7.2 Incidental Pulmonary Findings: Smoking-Related Lung Diseases
7.2.1 Chronic Obstructive Lung Disease
COPD, including chronic bronchitis and emphysema, is a major cause of morbidity and mortality in LCS populations and the fourth leading cause of death. Twenty percent of smokers develop COPD, so it is vital we identify those screened individuals at increased risk of such and quantify or at least qualify the extent of emphysema. The low-dose technique of LCS CT is designed to depict high-attenuation structures such as lung nodules, not low-attenuation process such as emphysematous lung. Additionally, the iterative reconstruction algorithms employed to reduce radiation dose may also “hamper” the depiction of emphysematous lung. Therefore, accurate quantification of emphysema may be somewhat limited on these studies. However, qualitative assessment, especially of moderate and extensive emphysema is possible and may be used as a potential risk stratification tool. At our institution, we visually score the extent of centrilobular emphysema and rate it on a scale of 0 to 3: 0 (none)—no centrilobular emphysema appreciated; 1 (mild)—centrilobular emphysema involving less than 25% of the visualized lung parenchyma; 2 (moderate)—centrilobular emphysema involving greater than 25% but less than 50% of the visualized lung parenchyma; and 3 (severe)—centrilobular emphysema involving greater than 50% of the visualized lung parenchyma. Although not mandated, we chose to report emphysema scores greater than 1 as significant findings (“S” modifier) in addition to our Lung CT Screening Reporting and Data System (Lung-RADS) score (▶ Table 7.1). Other institutions may opt to report the degree of emphysema in other manners. Some representative case examples applying this qualitative emphysema scoring system are illustrated in ▶ Fig. 7.1 , ▶ Fig. 7.2 , ▶ Fig. 7.3.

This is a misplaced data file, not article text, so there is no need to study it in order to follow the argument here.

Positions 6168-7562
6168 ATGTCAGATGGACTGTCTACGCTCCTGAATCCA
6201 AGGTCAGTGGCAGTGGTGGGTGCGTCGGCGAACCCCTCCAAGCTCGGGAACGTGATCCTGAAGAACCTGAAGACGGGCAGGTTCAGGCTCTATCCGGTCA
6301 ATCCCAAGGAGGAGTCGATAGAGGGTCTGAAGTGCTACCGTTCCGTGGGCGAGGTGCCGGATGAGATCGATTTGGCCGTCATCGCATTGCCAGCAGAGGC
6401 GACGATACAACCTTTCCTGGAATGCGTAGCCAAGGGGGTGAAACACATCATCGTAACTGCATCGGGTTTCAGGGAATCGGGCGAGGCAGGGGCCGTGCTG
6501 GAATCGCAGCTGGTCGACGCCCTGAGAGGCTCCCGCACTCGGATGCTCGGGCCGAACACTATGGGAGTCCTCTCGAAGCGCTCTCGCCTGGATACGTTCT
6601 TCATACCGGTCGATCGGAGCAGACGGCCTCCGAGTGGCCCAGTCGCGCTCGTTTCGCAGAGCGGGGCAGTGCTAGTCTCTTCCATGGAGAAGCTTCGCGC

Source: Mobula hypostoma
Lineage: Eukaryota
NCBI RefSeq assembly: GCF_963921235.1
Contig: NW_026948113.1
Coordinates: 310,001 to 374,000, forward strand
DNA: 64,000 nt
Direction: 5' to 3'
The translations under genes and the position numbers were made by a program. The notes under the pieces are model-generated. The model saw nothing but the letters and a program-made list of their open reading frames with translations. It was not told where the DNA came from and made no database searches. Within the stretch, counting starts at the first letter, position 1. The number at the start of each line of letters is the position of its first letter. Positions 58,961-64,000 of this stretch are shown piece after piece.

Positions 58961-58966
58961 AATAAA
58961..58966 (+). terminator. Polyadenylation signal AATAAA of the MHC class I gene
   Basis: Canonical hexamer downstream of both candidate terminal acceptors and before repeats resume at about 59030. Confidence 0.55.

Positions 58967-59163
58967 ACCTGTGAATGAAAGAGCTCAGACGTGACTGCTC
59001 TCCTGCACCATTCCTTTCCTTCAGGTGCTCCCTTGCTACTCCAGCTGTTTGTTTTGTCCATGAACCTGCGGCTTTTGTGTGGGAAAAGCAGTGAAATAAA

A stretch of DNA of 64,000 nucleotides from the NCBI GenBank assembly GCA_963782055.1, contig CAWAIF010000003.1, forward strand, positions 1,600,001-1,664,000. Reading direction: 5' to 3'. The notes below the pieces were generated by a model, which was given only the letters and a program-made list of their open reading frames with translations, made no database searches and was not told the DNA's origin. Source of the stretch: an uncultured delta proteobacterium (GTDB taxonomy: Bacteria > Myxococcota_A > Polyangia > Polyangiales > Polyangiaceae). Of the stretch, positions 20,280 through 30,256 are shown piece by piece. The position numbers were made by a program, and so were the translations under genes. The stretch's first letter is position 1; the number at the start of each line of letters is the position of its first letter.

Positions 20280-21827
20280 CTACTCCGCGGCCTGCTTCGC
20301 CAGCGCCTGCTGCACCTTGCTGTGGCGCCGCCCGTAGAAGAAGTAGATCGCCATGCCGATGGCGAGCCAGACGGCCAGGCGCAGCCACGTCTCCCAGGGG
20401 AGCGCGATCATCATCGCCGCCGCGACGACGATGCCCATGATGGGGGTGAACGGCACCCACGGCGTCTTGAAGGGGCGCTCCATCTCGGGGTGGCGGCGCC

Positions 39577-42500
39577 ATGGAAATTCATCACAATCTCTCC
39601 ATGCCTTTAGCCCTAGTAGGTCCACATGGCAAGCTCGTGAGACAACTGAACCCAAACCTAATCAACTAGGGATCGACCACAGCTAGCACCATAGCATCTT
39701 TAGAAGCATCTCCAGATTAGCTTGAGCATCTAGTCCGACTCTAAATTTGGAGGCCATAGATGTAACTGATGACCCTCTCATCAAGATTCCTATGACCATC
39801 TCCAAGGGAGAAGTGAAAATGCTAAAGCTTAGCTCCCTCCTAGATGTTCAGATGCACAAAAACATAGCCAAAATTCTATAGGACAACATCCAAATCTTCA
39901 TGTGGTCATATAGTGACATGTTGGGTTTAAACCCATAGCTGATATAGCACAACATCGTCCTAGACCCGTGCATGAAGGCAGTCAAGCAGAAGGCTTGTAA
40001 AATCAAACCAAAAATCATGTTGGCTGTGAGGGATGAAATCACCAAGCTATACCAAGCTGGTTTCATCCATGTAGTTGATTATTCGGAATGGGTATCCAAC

Extent of emphysema
No visualized emphysema
Emphysema involving < 25% of the visualized lung parenchyma
Emphysema involving > 25%, but < 50% of the visualized lung parenchyma
Emphysema involving > 50% of the visualized lung parenchyma